Video

Video Kenyans Lament Losing Sons to al-Shabab

There is agony, fear and lost hope in the Kenyan town of Isiolo, a key target of a new al-Shabab recruitment drive. VOA's Mohammed Yusuf visits Isiolo to speak with families and at least one man who says he was a recruiter.
Video

Video US-led Coalition Gives Some Weapons to Iraqi Troops

In a video released Tuesday from the Iraqi Ministry of Defense, Iraqi forces and U.S.-led coalition troops survey a cache of weapons supplied to help Iraq liberate Mosul from Islamic State group. According to a statement provided with the video, the ministry and the U.S.-led coaltion troops have started ''supplying the 16th army division with medium and light weapons in preparation to liberate Mosul and nearby areas from Da'esh (Arabic acronym for Islamic State group).''
Video

Video Amnesty International: 'Overwhelming Evidence' of War Crimes in Ukraine

Human rights group Amnesty International says there is overwhelming evidence of ongoing war crimes in Ukraine, despite a tentative cease-fire with pro-Russian rebels. Researchers interviewed more than 30 prisoners from both sides of the conflict and all but one said they were tortured. Henry Ridgwell reports for VOA from London.
Video

Video Washington Parade Honors Those Killed Serving in US Military

Every year, on the last Monday in the month of May, millions of Americans honor the memories of those killed while serving in the armed forces. Memorial Day is a tradition that dates back to the 19th Century. While many people celebrate the federal holiday with a barbecue and a day off from work, for those who’ve served in the military, it’s a special day to remember those who made the ultimate sacrifice. Arash Arabasadi reports for VOA from Washington.
Video

Video Kenya’s Capital Sees Rise in Shisha Parlors

In Kenya, the smoking of shisha, a type of flavored tobacco, is the latest craze. Patrons are flocking to shisha parlors to smoke and socialize. But the practice can be addictive and harmful, though many dabblers may not realize the dangers, according to a new review. Lenny Ruvaga has more on the story for VOA from Nairobi, Kenya.
Video

Video Rolling Thunder Run Reveals Changed Attitudes Towards Vietnam War

For many US war veterans, the Memorial Day holiday is an opportunity to look back at a divisive conflict in the nation’s history and to remember those who did not make it home.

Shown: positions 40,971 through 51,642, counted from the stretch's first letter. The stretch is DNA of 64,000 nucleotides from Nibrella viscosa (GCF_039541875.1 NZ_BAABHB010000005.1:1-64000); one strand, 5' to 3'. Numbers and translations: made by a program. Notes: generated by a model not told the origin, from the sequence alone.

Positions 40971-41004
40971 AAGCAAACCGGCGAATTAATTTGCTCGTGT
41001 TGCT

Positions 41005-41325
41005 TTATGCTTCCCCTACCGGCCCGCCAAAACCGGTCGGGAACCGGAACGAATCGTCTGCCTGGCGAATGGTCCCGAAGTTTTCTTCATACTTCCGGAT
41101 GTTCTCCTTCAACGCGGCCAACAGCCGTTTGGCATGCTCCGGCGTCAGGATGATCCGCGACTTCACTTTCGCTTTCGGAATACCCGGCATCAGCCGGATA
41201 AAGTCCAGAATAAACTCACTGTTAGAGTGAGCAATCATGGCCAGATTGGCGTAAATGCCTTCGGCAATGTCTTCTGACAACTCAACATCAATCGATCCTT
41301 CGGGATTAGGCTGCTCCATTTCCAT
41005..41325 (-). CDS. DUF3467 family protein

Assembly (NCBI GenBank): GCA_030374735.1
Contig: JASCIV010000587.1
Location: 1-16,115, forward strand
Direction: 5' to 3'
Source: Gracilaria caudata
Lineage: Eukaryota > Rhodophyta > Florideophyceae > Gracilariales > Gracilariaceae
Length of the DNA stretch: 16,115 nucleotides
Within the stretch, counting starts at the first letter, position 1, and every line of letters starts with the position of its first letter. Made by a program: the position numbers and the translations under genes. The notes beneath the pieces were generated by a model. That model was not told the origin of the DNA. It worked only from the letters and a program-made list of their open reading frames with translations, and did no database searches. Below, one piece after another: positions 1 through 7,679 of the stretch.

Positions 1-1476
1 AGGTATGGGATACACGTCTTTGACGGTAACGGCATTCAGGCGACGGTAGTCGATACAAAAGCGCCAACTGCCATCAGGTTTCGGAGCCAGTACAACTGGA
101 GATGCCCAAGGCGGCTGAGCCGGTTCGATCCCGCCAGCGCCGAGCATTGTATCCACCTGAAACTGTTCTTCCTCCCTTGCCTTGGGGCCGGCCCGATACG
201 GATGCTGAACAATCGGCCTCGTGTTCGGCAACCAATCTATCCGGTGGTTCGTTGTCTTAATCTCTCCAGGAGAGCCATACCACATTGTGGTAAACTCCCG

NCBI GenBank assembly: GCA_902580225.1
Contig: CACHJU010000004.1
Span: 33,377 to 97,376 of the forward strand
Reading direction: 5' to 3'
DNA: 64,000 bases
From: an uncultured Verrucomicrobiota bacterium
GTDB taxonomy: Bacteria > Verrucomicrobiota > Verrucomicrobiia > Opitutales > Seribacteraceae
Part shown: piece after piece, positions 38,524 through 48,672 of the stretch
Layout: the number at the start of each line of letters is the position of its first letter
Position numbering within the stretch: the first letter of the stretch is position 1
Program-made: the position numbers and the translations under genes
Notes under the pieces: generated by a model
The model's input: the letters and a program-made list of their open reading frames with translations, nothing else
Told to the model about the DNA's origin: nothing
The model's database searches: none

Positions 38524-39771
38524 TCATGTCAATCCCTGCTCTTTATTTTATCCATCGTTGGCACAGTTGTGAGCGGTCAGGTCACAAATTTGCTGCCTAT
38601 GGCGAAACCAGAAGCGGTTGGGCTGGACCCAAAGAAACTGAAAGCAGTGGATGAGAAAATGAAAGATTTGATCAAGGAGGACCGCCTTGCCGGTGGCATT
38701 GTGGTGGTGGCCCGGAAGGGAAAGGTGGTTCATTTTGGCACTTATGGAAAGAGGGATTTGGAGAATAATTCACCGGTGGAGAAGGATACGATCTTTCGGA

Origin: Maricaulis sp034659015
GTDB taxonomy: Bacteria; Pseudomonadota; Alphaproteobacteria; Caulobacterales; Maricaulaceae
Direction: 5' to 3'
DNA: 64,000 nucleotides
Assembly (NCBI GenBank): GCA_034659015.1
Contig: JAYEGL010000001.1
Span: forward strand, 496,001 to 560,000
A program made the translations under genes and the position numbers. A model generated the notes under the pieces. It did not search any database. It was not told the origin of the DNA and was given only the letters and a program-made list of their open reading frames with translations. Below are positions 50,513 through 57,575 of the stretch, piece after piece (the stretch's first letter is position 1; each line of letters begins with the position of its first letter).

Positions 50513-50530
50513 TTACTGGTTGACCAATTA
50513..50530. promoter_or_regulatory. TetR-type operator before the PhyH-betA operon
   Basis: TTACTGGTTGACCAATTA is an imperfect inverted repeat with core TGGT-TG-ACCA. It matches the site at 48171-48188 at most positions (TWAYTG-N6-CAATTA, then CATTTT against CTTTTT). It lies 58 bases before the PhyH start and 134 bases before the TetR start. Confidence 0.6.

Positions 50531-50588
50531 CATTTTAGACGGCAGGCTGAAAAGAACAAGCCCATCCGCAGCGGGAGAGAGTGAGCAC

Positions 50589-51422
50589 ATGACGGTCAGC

Video

Video Female American Soldiers: Healing Through Filmmaking

According to the United States Defense Department, there are more than 200-thousand women serving in the U.S. Armed Forces.  Like their male counterparts, females have experiences that can be very traumatic.  VOA's Bernard Shusman tells us about a program that is helping some American women in the military heal through filmmaking.
Video

Video Iowa Family's Sacrifice Shaped US Military Service for Generations

Few places in America have experienced war like Waterloo. This small town in the Midwest state of Iowa became famous during World War II not for what it accomplished, but what it lost. As VOA’s Kane Farabaugh reports, the legacy of one family’s sacrifice is still a reminder today of the real cost of war for all families on the homefront.
Video

Video On Film: How Dance Defies Iran's Political Oppression

'Desert Dancer' by filmmaker Richard Raymond is based on the true story of a group of young Iranians, who form an underground dance troupe in the Islamic Republic of Iran. This is the latest in a genre of films that focus on dance as a form of freedom of expression against political oppression and social injustice. VOA’s Penelope Poulou has more.
Video

Video Turkey's Ruling Party Trying to Lure Voters in Opposition Stronghold

Turkey’s AK (Justice and Development) Party is seeking a fourth successive general election victory, with the goal of securing two-thirds of the seats in Parliament to rewrite the constitution and change the country's parliamentary system into a presidential one. To achieve that, the party will need to win seats in opposition strongholds like the western city of Izmir. Dorian Jones reports.
Video

Video Millions Flock to Ethiopia Polls

Millions of Ethiopians cast their votes Sunday in the first national election since the 2012 death of longtime leader Meles Zenawi. Mr. Meles' party, the Ethiopian People's Revolutionary Democratic Front, is almost certain of victory again. VOA's Anita Powell reports from Addis Ababa.

VOA Blogs